The way that 3D works right now is by showing each one of your eyes two slightly different 2D images, and together they sort of fool your brain into thinking that you’re looking at one single 3D scene. Sort of. But it’s not quite right, which is where the eye strain and headaches come from. To make an honest-to-goodness 3DTV, we’d need some sort of technology that would actually generate 3D images: a holographic projector, in other words. We’ve gotten very good at making static holograms, but moving holograms are an entirely different kettle of fish.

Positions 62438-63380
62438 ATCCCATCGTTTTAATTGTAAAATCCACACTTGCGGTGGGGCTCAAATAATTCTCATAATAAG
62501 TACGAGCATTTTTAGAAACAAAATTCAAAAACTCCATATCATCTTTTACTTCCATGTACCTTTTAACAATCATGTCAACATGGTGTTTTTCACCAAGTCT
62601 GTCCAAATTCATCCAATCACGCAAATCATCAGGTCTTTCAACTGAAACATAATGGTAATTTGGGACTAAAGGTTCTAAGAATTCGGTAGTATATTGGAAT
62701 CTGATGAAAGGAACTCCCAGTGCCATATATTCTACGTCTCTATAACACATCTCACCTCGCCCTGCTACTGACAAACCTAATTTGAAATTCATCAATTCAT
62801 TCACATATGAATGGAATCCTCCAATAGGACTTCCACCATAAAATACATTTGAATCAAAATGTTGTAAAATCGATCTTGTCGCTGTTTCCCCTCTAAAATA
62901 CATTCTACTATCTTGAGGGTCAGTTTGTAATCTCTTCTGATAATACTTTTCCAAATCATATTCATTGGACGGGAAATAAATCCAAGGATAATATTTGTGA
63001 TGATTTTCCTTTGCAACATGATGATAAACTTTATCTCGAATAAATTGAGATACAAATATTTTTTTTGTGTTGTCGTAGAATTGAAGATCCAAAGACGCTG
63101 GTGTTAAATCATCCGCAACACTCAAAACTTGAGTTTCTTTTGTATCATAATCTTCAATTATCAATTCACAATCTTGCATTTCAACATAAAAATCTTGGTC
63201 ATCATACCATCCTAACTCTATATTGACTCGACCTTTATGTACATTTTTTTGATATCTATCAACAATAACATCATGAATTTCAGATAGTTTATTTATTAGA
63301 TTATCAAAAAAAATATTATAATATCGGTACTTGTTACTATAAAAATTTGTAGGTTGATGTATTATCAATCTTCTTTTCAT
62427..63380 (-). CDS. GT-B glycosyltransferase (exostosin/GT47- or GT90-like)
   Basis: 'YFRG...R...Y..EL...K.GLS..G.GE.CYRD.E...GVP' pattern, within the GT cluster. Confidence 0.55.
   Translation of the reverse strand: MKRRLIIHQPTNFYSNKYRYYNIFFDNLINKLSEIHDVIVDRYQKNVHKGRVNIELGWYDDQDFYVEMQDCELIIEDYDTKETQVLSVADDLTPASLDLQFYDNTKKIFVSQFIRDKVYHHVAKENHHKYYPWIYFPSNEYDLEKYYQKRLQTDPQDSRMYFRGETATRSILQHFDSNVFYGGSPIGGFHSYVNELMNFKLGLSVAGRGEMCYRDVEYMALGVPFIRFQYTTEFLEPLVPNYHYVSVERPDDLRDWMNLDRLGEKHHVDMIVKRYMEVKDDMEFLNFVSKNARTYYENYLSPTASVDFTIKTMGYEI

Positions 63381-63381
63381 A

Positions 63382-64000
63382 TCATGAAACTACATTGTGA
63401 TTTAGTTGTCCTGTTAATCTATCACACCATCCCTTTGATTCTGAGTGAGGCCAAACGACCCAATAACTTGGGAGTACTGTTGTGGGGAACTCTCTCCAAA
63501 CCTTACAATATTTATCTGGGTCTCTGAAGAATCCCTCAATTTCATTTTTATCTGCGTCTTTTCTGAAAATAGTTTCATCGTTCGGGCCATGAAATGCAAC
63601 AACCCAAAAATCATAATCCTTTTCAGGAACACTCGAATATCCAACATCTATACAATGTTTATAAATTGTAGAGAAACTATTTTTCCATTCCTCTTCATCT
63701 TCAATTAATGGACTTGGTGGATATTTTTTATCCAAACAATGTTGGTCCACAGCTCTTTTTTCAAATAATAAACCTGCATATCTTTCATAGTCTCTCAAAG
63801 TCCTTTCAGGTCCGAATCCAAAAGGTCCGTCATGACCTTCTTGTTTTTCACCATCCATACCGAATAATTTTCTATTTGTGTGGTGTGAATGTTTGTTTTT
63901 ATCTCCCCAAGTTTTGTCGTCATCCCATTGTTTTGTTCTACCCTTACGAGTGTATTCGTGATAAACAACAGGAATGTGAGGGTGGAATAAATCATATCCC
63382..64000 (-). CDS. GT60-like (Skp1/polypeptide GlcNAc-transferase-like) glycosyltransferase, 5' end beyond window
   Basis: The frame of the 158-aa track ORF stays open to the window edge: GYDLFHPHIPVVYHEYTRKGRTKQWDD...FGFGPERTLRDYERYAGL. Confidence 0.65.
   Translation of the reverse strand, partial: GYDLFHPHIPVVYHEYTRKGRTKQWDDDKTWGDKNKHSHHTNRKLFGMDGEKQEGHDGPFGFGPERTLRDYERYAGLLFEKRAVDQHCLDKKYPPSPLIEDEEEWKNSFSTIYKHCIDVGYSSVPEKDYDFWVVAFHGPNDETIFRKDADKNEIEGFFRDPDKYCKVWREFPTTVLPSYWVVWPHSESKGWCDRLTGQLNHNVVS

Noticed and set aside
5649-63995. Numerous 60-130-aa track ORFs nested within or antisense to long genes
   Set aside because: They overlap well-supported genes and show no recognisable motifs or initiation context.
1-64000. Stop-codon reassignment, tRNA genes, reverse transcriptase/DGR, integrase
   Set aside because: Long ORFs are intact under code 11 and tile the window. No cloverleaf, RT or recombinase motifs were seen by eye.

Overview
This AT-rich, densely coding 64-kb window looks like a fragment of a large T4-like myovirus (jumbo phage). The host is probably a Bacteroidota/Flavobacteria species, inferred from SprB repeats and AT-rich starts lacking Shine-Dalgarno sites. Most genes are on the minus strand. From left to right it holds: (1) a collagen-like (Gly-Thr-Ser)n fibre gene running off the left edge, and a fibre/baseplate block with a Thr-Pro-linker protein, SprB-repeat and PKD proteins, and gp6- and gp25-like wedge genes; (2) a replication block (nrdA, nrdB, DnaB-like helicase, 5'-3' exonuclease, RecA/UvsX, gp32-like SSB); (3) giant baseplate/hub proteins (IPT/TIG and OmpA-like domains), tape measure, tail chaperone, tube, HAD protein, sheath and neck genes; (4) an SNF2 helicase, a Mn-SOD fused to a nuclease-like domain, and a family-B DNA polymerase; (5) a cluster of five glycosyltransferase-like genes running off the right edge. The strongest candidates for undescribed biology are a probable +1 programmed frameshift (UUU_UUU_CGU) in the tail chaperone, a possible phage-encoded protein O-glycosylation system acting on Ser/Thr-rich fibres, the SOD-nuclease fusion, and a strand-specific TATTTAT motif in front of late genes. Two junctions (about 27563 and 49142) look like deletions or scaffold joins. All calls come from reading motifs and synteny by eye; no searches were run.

The European research firm Imec has been working on a way to take advantage of microelectromechanical system fabrication to develop a display that can dynamically create a hologram of whatever you want, which is like the holy grail of holographic displays. It works with a whole bunch of little tiny (half-micron) reflective platforms that can move up and down. When lasers are shined on these platforms, they bounce it around in such a way that the resulting patterns of light waves interfere with themselves both constructively and destructively, resulting in a 3D holographic image. It sounds completely nuts, I know, but the picture at the top of this article shows a static, multicolor hologram (of a building, in case you can’t tell) being generated with just these little platforms.